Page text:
Bunny & Puppy’s Adventure

Once upon a time a young girl called Lisa had found a bunny and a puppy. She named the bunny Puppy and the puppy Bunny. One day her mother got very angry. Unfortunately she took it out on Puppy and Bunny.

When I got up the to feed them the next day, I couldn’t find them anywhere. I had grown to love them. I went up to my mam and dad’s bedroom and told them I couldn’t find Puppy and Bunny anywhere. They said “They’ll turn up”. I called and called and told my friends to look for them,  but after a few days I started to worry so much I couldn’t get to sleep at night. I put up posters everywhere.

Meanwhile Puppy and Bunny had walked towards the sea. They walked and hopped. When they got to the little seaside village of Stradbally, they were passing a little shop when a big ship started sailing in. It was a pirate ship. The pirates took Bunny and Puppy on board the ship. The dog and the bunny were put in a cage and fed but what they didn’t know was that the pirates were fattening them up so they could eat them. They couldn’t get out so they ate and ate.

On the pirate ship was a cat. The only reason they didn’t eat the cat was because he ate the mice. The cat didn’t like his job. His name was Ginger. One day Ginger said “if I leave ye out will you bring me with ye?”

Of course they said “yes”, so the cat let them out, but as they were getting off the boat one of the pirates saw them he called out “They’re escaping.” All the other pirates woke up and they caught them. They put all of them in the cage, even Ginger, against his protests. There was loads of mice in the ship from then on. They couldn’t get out.

One day a pirate named Black Beard opened the cage to get the Puppy out, but when he put his hand in the cage a dog bit his hand, hard, he jumped back and shouted OW.

Lisa got so worried that she had gone to every town she could think of except for Stradbally so one day when she heard on the news that Stradbally had been invaded by pirates and that they had seen them taking a dog and a rabbit. She got really worried when she heard this, she got such a fright that she jumped off the chair and on to the floor.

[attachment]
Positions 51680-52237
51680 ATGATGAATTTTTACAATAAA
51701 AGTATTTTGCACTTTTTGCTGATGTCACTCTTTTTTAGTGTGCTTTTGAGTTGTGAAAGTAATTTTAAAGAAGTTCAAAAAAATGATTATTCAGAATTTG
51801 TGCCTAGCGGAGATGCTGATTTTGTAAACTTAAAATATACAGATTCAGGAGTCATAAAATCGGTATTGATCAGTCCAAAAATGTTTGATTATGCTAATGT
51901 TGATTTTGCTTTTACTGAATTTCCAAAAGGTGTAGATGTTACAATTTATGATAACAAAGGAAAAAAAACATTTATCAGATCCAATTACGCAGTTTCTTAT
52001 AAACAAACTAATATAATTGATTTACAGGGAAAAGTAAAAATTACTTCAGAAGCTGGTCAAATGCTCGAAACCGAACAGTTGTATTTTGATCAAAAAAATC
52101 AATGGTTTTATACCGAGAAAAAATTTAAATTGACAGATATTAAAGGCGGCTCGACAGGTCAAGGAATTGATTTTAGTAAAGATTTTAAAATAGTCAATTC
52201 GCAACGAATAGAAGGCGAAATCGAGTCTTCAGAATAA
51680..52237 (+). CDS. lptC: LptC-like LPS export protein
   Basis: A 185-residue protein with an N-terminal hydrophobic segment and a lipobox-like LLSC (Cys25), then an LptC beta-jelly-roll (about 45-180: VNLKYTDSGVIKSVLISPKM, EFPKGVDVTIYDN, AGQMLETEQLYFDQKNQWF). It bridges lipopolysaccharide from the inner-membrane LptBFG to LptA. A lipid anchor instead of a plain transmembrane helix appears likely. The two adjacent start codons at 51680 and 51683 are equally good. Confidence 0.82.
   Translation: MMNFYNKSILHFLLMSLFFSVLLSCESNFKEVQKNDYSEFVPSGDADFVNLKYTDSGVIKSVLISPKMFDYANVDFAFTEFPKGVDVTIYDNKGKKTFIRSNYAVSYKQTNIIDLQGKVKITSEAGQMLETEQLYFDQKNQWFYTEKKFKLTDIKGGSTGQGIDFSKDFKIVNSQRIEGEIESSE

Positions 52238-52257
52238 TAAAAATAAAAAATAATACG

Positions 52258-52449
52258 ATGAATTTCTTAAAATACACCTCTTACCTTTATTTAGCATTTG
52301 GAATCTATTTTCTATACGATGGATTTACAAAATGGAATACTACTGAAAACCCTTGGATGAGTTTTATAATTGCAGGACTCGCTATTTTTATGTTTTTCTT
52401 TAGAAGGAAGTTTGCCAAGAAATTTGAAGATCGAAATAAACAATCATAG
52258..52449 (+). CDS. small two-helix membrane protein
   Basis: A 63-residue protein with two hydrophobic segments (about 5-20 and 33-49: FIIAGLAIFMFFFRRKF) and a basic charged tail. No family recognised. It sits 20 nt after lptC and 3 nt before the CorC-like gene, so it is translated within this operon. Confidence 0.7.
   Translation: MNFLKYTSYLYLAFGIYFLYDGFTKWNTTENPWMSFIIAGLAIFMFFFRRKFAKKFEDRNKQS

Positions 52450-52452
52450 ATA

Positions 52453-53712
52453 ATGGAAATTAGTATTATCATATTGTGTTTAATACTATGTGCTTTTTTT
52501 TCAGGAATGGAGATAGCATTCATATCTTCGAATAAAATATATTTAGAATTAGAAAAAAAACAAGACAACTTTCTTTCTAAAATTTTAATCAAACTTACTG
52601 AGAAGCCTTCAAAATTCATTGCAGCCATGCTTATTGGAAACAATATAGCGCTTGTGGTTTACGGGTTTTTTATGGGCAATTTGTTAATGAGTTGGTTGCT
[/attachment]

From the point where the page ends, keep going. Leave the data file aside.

One day Ginger, Puppy and Bunny were sitting in their cage and a mouse walked by. Ginger jumped up and said “Let’s ask one of those pesky mice to get us out”. The mouse that was passing said “I’ll do it if that cat doesn’t eat me or my family”. Ginger jumped up and said “Yes yes I won’t eat you if you leave us out.” The mouse whose name was Mousy said “OK”. There was a loud click and the door of the cage swung open and all of them jumped out. “Can I come with you?” said Mousy. “Yes”, said Puppy. Then the pirates went back in to Stradbally.

Lisa was waiting at the beach when she saw the pirate ship. She was so exited Therer was a sudden rush of fear. What if they are dead? Then out came Puppy and Bunny a cat and a mouse. Ginger and Mousy went back with them too, and they all lived hppily ever after…even my mother.

I got this image on google images.

Artist in My School Project


Pupils and staff with Miranda Corcoran, March 22nd, 2013

Pupils and staff with Miranda Corcoran, March 22nd, 2013

On Friday last (March 22nd, 2013), a six-month-long “Artist in My School” programme came to a wonderful finale at Our Lady of Mercy School in Stradbally. The artist in question is Miranda Corcoran from Bunmahon. She worked with pupils from Junior Infants right through to sixth class on a weekly basis since September last, and the results of their work have been placed on permanent display at the entrance to the school. Working on a brief to create a piece around the theme of Irish legends, much discussion with the children eventually narrowed it down to two pieces that they are learning about this year: The Salmon of Knowledge and The Children of Lir.

It is true to say that the children have benefited greatly from this experience. Teachers have commented that it has given them a greater sense of confidence in their artistic abilities and this also transfers directly to other classroom work. According to school principal, Pádraig de Burca, the benefits will be long-lasting. “I have seen the project grow from an idea to what we have on display here today.  It is true to say that every child has learned and developed their skills and their enjoyment of creative art, and this permanent display will have a long-lasting benefit to our school and the pupils who created it. It is their legacy, and will be here long after them”

Speaking to a large gathering of pupils, parents and members of the wider community, Miranda Corcoran thanked the children for their enthusiastic participation, their ideas, and their help to one another during the course of the project. “Towards the end of the project I noticed how the pupils seemed surprised at how all their ideas came together so well in this vibrant artwork. It seems to have given them a huge sense of pride and it certainly is a great achievement by them. Many different techniques were learned along the way including silver leafing and mosaic. They worked really well as a team and as time went on their skills and confidence grew.”